Imagine it’s a quiet afternoon, and you are ready to have a meditative cup of your tea. You anticipate that first transformative sip and when you take it, it just doesn’t taste quite right. You measured the tea and the amount of water, but something is off. Did you know that using the wrong water temperature for your tea can ruin a perfectly beautiful leaf? With the wrong temperature, black teas will turn bland and insipid. Green teas bitter.
I remember the first time Kat tried green tea at home. She loved it in the local cafe, but just couldn’t get it right when she steeped it herself. She even stopped drinking it! Then one day she was at a local tea shop to pick up one of her favorite black teas. The salesperson asked if she wanted to try a sample of their jasmine green, and after she did, she declared she could never make it taste so delicious at home. The salesperson then asked what water temperature she was using. When Kat said she was using boiling water, the salesperson quickly pointed out that this was the problem. She was basically cooking the delicate tea, ruining the nuanced flavors.
Back when Char was in charge of our tea sessions, she used a very simple guideline to determine water temperature. In fact, it dates back to the Chinese Tang dynasty! Lu Yu was and still remains the sage of Chinese tea culture. His book written between 760 and 762 CE remains essential for any tea enthusiast today. It is a detailed poetic homage to tea, how to prepare it and consume it. He details the exact water temperatures for tea, and how to identify them without any fancy tea kettles or thermometers.
According to Lu Yu, here is what you need to look for:
Fish Eyes: 160-180°. This temperature is ideal for delicate green teas such as gyokuro. He called the tiny bubbles floating to the surface ‘fish eyes’ based on the size of the bubbles. Clever, isn’t it?
String of Pearls: 180-190° This is good for heartier green teas. You’ll see tiny bubbles in a connecting line, very much like a pearl necklace. I love this analogy! It makes me feel quite fancy to think there are pearls in the water.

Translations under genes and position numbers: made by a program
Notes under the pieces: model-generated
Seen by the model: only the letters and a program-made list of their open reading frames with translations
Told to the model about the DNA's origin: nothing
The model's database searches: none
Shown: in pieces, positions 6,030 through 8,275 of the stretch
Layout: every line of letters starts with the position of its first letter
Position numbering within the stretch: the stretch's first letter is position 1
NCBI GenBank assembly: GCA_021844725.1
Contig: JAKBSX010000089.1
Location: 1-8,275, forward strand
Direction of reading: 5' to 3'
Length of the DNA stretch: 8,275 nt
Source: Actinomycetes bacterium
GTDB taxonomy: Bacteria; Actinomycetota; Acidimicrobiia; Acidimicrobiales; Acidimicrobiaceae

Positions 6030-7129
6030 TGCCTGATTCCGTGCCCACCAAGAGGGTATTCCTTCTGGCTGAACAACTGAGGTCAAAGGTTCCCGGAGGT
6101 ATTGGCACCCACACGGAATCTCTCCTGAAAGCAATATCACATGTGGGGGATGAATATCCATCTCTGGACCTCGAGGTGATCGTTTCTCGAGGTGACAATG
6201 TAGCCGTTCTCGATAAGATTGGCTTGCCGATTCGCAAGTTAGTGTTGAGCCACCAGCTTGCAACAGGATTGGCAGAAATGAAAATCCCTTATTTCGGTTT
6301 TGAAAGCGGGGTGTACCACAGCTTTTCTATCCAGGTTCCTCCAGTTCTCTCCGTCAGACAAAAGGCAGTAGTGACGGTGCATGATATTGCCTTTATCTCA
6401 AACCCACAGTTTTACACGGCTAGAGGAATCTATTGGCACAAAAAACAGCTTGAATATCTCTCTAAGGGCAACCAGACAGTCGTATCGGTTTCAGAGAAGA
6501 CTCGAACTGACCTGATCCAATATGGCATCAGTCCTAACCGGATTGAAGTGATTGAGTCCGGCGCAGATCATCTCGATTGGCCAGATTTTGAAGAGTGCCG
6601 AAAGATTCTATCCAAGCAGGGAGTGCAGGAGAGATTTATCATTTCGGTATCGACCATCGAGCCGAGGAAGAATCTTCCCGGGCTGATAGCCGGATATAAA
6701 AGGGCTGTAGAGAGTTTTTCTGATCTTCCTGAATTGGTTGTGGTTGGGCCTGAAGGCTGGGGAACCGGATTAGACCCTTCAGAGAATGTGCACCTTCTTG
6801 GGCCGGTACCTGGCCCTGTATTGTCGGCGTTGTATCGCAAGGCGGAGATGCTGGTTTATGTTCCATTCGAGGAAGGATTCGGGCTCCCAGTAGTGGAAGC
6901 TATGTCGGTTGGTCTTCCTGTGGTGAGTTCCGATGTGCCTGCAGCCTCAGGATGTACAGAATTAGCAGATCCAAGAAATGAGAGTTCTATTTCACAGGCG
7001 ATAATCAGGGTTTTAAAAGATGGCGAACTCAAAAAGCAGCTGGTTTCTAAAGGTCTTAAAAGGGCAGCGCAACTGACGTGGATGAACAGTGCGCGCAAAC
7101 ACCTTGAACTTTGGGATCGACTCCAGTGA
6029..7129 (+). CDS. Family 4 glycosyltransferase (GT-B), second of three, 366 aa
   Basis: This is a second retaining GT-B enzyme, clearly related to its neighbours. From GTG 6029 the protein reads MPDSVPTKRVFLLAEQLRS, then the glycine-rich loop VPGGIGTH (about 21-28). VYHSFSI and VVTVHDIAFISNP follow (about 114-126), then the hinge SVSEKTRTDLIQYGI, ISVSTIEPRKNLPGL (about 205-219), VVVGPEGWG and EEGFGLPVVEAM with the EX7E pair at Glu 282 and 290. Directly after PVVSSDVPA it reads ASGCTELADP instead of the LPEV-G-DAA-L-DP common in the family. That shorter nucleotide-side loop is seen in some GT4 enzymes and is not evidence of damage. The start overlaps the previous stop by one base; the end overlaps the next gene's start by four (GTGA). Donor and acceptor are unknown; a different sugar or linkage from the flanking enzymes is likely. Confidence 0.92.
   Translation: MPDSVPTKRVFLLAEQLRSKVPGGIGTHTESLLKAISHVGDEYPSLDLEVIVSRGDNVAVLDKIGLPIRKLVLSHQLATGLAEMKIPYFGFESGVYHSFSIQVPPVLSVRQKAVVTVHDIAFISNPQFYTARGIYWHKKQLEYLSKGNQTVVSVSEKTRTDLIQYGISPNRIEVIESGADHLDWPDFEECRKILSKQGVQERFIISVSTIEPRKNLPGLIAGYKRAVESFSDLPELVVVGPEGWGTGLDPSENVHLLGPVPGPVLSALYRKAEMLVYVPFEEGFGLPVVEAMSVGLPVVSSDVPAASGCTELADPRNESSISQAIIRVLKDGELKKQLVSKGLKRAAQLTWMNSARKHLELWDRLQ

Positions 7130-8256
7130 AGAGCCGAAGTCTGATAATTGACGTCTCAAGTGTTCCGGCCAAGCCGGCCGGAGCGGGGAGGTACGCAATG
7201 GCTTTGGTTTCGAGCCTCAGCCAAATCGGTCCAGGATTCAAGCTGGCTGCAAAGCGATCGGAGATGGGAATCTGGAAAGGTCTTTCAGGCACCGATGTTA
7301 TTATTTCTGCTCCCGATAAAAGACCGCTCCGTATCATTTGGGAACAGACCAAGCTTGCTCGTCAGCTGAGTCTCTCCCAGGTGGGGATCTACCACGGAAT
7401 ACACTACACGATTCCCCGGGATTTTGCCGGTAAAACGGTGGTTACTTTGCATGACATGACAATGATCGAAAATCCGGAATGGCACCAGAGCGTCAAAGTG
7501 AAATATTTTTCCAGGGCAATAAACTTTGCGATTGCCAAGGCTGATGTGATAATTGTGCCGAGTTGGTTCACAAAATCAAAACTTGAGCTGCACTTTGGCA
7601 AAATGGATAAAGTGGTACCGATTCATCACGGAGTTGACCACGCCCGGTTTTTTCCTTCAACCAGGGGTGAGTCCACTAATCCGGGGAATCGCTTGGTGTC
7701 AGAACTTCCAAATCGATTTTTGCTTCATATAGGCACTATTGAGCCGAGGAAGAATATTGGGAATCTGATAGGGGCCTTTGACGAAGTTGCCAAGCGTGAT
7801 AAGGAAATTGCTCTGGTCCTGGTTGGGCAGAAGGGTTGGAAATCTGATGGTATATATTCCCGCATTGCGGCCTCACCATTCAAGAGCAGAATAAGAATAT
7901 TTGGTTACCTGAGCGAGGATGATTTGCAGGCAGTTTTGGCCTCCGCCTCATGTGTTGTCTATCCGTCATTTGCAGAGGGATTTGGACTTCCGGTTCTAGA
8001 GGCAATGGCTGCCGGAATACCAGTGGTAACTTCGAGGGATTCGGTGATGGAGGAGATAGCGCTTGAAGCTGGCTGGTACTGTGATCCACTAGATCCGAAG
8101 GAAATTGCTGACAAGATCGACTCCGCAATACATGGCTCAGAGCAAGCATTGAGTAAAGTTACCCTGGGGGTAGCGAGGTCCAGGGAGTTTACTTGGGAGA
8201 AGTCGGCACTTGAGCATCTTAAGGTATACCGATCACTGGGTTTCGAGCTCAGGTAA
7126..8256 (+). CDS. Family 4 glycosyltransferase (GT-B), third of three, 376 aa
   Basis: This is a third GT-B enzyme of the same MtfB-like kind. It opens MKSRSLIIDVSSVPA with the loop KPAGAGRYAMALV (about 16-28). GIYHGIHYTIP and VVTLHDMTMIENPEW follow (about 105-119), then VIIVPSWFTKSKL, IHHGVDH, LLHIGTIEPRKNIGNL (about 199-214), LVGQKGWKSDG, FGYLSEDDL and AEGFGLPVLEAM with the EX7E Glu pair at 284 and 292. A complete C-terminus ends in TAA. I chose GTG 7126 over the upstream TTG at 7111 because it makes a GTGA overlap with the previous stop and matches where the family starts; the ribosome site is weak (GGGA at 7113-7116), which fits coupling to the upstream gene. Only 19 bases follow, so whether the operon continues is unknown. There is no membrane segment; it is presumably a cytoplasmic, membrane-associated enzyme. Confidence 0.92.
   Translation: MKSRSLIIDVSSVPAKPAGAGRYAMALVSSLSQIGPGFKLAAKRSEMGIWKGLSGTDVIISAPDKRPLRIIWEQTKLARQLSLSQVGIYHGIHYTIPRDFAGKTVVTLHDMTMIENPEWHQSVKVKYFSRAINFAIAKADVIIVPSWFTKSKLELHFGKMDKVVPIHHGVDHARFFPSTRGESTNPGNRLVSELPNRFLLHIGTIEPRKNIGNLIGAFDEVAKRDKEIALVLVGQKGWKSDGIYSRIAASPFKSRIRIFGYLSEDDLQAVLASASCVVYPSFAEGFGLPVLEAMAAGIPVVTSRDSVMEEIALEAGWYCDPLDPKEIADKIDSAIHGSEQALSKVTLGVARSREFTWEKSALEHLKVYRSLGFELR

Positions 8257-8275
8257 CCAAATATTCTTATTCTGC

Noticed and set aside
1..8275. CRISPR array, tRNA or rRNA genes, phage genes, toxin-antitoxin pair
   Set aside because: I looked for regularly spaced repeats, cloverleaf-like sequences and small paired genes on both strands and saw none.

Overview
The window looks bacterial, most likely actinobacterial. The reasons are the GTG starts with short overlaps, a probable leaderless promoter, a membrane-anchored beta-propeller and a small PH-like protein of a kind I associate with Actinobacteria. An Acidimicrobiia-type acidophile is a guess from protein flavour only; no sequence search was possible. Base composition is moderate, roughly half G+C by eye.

Turbulent Waters: 190-210° This is basically a rolling boil. The surface of the water boils vigorously. I imagine a message in a bottle floating out at sea bobbing and swirling in the water. This is a good temperature for those hearty black teas.
So dearies, to figure out your water temperature you can use Lu Yu’s sage advice, or if you don’t want to sit and watch the bubbles in your water try giving a kitchen thermometer a try. For something a bit more convenient, Kat likes to use a variable temperature electric tea kettle. They can get very expensive, but there are reasonable models that have a few standard temperatures. This way you’ll be able to choose the right temperature based on the tea you are brewing.
Each type of tea needs a different water temperature. Even teas in the same family need differing temperatures. It’s important to pay attention to the instructions on the package.
Dearies, temperature guidelines are important but don’t be afraid to play around with water temperature, even if the package suggests something different. Sometimes you’ll like a tea better with warmer or cooler water. Be sure to experiment a little bit if you don’t like a tea at first. You may discover you just need to adjust the temperature.